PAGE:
Personal Loan or Credit Card? How to Choose The Right Option For You - MoneyTime

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Whether you have just the one line of credit or are balancing a number of different monthly debt payments, you might find yourself weighing up your need for a balance transfer credit card or a personal loan. 

Taking advantage of either strategy could help you slash the interest rate on your debt, or even consolidate your debts into a single loan so you have fewer plates to juggle. Maybe your credit card balance has been well-managed for some time now, and you’re ready to take advantage of some of the additional advantages offered by your provider.

Enter balance transfer cards. Balance transfer cards typically appeal to consumers because they tend to have a low introductory offer, as low as 0 percent APR, for a specific period of time. Starting off with a neutral credit card balance, you can transfer a host of debt onto your card in a bid to take advantage of additional benefits. 

Personal loans, on the other hand, are typically issued by banks, credit unions, and other non-traditional lenders at a much lower interest rate than that of a standard credit card. Typically, you’ll work to pay back the loan in monthly installments over a period of a few years until it is completely paid back; it is not uncommon, on the other hand, for people to never see their credit card balance return to green.

How can you know which option is best for you and your personal financial situation? We’re here to help.

The Advantages of a Personal Loan

Personal loans are great for consolidating high-interest debts or financing large expenses. They’re an especially good option if you have good to excellent credit, and feel confident that you can make monthly payments over the loan term.

Interest rates on personal loans can typically range from between 6% and 36%. Borrowers with good or great credit might be able to qualify for a personal loan at the lower end of this range, while those with poor to bad credit might be forced to sign on to higher interest rates. Borrowing limits on a personal loan can be quite high: up to $100,000 for qualified borrowers.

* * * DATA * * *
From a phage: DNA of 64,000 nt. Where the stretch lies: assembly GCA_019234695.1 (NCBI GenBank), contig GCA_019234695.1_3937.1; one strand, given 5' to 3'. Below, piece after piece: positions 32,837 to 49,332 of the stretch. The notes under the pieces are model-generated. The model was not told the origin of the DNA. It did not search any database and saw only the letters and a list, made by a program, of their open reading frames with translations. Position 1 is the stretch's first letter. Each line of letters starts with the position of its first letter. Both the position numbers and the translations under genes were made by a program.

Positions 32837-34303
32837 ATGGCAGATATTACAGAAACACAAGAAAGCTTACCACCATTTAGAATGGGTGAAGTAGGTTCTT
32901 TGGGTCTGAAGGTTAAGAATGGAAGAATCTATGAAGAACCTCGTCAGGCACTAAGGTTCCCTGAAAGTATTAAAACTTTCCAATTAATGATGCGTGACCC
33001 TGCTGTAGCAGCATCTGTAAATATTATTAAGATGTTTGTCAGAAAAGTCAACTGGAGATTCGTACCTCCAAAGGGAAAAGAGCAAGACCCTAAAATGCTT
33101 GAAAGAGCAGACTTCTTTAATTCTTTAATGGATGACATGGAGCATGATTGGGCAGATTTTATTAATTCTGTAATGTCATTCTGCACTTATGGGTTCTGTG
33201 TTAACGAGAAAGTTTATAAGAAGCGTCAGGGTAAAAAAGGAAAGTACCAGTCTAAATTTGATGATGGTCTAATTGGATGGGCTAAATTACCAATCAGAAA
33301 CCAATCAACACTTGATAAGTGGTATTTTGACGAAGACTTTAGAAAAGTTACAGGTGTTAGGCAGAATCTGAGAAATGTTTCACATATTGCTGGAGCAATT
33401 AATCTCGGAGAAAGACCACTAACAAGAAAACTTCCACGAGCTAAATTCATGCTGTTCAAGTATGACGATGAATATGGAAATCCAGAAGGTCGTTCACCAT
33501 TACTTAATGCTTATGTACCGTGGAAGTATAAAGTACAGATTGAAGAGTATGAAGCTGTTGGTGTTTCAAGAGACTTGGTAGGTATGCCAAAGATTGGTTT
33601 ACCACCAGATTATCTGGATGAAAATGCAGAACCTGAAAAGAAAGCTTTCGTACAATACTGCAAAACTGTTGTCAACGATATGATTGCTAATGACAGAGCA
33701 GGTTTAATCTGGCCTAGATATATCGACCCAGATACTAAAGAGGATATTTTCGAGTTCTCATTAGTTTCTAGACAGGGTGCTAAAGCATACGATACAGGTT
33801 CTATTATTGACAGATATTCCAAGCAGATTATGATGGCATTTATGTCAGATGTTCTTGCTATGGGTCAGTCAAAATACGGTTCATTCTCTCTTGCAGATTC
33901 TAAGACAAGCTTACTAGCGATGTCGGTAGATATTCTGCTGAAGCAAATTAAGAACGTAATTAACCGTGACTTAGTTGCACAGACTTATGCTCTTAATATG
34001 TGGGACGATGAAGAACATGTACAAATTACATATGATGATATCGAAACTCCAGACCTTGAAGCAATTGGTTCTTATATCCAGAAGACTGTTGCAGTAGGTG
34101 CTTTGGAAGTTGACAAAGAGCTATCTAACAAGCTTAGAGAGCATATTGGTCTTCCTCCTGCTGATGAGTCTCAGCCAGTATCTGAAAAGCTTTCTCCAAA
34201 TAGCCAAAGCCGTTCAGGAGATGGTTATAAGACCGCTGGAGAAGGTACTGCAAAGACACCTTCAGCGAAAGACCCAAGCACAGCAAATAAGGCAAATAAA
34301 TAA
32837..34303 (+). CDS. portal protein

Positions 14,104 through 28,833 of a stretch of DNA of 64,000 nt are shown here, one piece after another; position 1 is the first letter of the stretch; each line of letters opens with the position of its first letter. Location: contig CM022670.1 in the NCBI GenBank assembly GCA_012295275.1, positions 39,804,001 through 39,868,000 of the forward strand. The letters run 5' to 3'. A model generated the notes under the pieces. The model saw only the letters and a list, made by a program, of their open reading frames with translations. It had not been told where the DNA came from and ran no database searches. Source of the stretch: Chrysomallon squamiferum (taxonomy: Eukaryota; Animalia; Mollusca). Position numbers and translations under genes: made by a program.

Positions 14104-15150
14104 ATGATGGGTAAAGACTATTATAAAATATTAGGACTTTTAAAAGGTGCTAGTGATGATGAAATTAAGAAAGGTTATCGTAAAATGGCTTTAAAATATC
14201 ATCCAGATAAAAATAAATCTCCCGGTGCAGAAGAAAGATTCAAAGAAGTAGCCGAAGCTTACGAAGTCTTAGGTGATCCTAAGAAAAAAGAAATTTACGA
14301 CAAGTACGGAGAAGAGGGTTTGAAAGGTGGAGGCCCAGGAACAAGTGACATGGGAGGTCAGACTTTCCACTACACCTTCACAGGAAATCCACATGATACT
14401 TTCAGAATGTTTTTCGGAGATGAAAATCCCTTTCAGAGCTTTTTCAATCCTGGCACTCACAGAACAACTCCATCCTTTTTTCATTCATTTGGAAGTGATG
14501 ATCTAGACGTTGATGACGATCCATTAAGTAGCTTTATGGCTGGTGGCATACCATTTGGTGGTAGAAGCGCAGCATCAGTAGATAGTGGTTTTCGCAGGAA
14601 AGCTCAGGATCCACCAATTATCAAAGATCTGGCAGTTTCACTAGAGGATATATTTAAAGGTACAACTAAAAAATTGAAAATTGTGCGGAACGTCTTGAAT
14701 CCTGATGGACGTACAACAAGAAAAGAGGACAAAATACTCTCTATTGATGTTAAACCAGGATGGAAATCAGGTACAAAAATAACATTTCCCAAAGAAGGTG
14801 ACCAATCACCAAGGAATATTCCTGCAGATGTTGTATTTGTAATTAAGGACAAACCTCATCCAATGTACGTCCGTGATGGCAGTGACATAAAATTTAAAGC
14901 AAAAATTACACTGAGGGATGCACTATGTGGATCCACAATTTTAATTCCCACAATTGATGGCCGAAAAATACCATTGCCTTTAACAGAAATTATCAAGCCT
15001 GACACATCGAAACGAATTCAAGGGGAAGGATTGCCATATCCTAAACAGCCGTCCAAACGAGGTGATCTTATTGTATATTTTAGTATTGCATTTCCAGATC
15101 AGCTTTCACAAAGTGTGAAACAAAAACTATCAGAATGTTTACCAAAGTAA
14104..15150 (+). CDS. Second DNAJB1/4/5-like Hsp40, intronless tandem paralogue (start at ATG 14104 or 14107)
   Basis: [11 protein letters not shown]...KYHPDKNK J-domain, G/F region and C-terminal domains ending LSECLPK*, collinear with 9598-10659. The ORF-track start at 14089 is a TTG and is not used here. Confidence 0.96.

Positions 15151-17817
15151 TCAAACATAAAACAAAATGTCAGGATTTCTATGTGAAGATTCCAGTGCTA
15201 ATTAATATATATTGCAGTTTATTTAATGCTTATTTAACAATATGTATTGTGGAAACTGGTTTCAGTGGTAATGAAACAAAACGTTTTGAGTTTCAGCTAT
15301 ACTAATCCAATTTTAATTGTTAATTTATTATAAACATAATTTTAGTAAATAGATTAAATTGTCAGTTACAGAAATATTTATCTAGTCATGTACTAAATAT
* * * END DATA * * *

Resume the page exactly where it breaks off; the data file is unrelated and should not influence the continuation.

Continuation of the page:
A personal loan is an installment loan, which means you get a lump sum payment into your bank account that you then repay via fixed monthly payments over a specific period of time. This period of time is typically between two and five years, but depending on how large a personal loan you are taking out, this might be longer. 

Many online lenders now let you pre-qualify for a personal loan in order to see estimated rates, with no impact on your actual credit score. Take advantage of this feature to get a good idea of how much a personal loan might cost you in the long-run.

Ultimately, personal loans are a good option for consolidating debt or financing large personal expenses due to their low rates, high borrow limits and fixed repayment terms.

The Advantages of a Credit Card Balance Transfer

credit card balance

A credit card is a great option if you need to finance smaller expenses and expect to be able to pay off your credit card balance in full each month. It also helps significantly if you qualify for a 0% promotional offer.

Credit cards are an expensive form of financing if you fail to pay off your credit card balance each month or fail to qualify for a card with a 0% interest promotion from the outset. Credit cards typically have interest rates in the double digits, and a high credit card balance can dramatically impact your credit score.

A credit card counts as a revolving form of credit that allows repeated access to funds. Rather than getting a lump sum of cash, your credit card has a limit that you can charge up to each month. Minimum monthly repayments are usually about 2% of your balance, though it is best to avoid interest charges by being careful to pay your credit card balance in full by the due date. 

Carrying higher rates and a high risk of burdening you with a high balance, credit cards are best designated for short-term financing strategies and purchases you expect to be able to pay in full, like daily and monthly expenses. 

Questions to Ask Yourself

Still not sure if a personal loan or credit card balance transfer is for you? Ask yourself these questions to narrow it down.

  1. What types of debt do you have?
    • If you plan to consolidate many types of debt, a personal loan offers you the most flexibility in that you will typically receive a lump sum in your bank account that you can use, as you wish, to repay your various lenders. 
    • Credit card balance transfers on the other hand, typically bring with them restrictions on what type of debt you are permitted to transfer to the card. While typically you can transfer credit card debt to your new credit card balance, some card-issuing financial institutions will require that the debt is transferred from a card issued by a competing company. In some cases, credit card balance transfers might accept student loans, automobile loans or mortgage debt, but this is not always the case. It makes sense to look into your options based on the kind of debt you are looking to manage.
  2. How much debt do you have?